With the recent announcement of steep tariffs on solar panels and cells imported to the U.S., the question is whether there is going to be a winner in this playoff of Us against Them.

Us, pardon the pun, is the U.S., specifically manufacturers of solar products and, even more specifically, the publicized efforts of two solar companies, Suniva Inc. and SolarWorld Americas, who said cheap imports were hurting their U.S. operations.

Who is Them? Take your pick. China. South Korea. Malaysia. World trade organizations. Anyone buying solar power. Solar power workers.

Opinions are running strong and hot on whether tariffs (initiated by a little used trade law about industries affected by imports) will help or hinder the fast-growing solar industry in the U.S.
For the next four years, the tariffs start at 30% and will eventually fall to 15%. The first 2.5 gigawatts of solar cells will be exempt so that U.S. manufacturers can still access supplies.

Will the tariffs make solar energy more expensive? Will they slow down the exponential growth of solar installations? Will the tariffs result in losing U.S. jobs and, if so, how many and in what segments?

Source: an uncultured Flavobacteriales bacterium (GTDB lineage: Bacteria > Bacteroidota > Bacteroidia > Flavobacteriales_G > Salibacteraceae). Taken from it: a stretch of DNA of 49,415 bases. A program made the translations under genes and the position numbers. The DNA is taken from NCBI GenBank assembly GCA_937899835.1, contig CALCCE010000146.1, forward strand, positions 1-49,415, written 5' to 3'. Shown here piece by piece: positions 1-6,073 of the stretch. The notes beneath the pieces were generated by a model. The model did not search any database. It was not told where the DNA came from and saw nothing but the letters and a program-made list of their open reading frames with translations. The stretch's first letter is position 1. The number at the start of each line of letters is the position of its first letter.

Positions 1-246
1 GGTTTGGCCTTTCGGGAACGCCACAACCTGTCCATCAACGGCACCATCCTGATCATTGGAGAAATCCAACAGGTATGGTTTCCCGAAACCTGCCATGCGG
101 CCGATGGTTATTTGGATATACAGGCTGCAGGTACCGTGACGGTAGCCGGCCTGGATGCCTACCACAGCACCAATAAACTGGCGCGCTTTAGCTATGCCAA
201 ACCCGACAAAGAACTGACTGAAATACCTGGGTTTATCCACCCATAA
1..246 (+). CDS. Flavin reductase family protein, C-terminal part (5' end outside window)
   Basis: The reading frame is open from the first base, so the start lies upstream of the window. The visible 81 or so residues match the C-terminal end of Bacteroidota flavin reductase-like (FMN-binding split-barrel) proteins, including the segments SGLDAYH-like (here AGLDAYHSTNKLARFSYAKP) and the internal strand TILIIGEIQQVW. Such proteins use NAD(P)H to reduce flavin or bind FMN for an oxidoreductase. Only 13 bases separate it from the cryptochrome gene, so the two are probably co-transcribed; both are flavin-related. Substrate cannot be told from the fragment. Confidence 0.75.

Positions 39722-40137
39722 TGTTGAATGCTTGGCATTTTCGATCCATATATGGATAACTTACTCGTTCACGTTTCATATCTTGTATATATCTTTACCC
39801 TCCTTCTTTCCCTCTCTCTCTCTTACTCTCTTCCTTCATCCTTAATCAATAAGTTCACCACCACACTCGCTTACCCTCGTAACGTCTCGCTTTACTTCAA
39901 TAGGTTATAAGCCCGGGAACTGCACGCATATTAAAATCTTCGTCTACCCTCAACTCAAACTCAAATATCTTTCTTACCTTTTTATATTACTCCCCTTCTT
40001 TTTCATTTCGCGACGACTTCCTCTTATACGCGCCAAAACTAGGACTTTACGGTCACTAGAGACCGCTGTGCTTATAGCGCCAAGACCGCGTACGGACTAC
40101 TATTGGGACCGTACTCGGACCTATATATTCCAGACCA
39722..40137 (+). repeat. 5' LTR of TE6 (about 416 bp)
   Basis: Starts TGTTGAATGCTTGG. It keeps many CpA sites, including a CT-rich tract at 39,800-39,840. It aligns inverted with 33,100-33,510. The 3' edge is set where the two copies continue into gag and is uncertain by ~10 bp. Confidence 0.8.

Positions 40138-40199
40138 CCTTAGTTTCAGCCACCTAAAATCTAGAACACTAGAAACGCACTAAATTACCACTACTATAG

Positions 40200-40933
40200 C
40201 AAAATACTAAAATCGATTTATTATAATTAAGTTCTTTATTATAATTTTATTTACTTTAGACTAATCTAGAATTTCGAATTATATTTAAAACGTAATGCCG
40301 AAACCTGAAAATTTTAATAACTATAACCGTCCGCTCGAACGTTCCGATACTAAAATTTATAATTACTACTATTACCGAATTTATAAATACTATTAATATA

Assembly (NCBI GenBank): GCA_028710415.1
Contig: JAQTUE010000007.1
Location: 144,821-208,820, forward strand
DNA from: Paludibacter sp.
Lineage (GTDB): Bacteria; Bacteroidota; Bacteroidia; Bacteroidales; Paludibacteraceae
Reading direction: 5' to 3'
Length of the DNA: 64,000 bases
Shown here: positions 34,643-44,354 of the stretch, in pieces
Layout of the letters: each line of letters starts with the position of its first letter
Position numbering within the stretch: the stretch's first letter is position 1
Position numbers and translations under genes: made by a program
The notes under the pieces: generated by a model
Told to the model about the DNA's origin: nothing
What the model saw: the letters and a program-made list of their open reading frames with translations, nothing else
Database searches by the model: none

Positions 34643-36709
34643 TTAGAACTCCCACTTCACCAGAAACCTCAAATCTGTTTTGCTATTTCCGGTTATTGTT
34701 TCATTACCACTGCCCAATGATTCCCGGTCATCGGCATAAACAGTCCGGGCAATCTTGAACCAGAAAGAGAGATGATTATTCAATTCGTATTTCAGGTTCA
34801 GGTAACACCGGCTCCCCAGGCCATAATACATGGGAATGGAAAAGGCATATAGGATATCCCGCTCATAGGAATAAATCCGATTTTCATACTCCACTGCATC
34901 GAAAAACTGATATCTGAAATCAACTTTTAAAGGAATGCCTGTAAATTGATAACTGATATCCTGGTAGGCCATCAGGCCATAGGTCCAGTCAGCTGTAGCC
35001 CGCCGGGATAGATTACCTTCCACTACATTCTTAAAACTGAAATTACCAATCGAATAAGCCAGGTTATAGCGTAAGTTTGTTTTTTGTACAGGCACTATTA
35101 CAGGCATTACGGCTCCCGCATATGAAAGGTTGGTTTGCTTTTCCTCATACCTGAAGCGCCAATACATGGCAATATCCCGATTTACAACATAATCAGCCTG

Here’s what The New York Times had to say.

Inquiring minds would like to know your opinion!

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Steven_J._SchleiderBy Steven J. Schleider, MAI, LEED-AP BD + C President, Metropolitan Valuation Services

Well over a year ago, in November 2016, we wrote about the future – New York City’s future to be exact – in a scenario where the city becomes the largest solar energy producer in the world.

The prediction incorporated solar panels, solar glass and electricity-producing glass coatings, solar storage, buildings functioning off the grid, and a net zero carbon foot print, as well as updates in fast-moving solar technologies.

Thus, we were quite gratified when Newsweek published an article a year later with similar information that included Michigan State University’s R&D of a fully transparent solar concentrator that can turn any glass, from your office window, home skylight and Smartphone screen, into the equivalent of a solar panel.

Having been prescient on this score, will our prediction that NYC will become the world’s largest solar energy producer be far behind? Stay tuned.

Read our article (Solar in the City: Skyscrapers Rock & Rule, November 2016) and many others on solar power in this blog’s Solar category.

Read the Newsweek article here:


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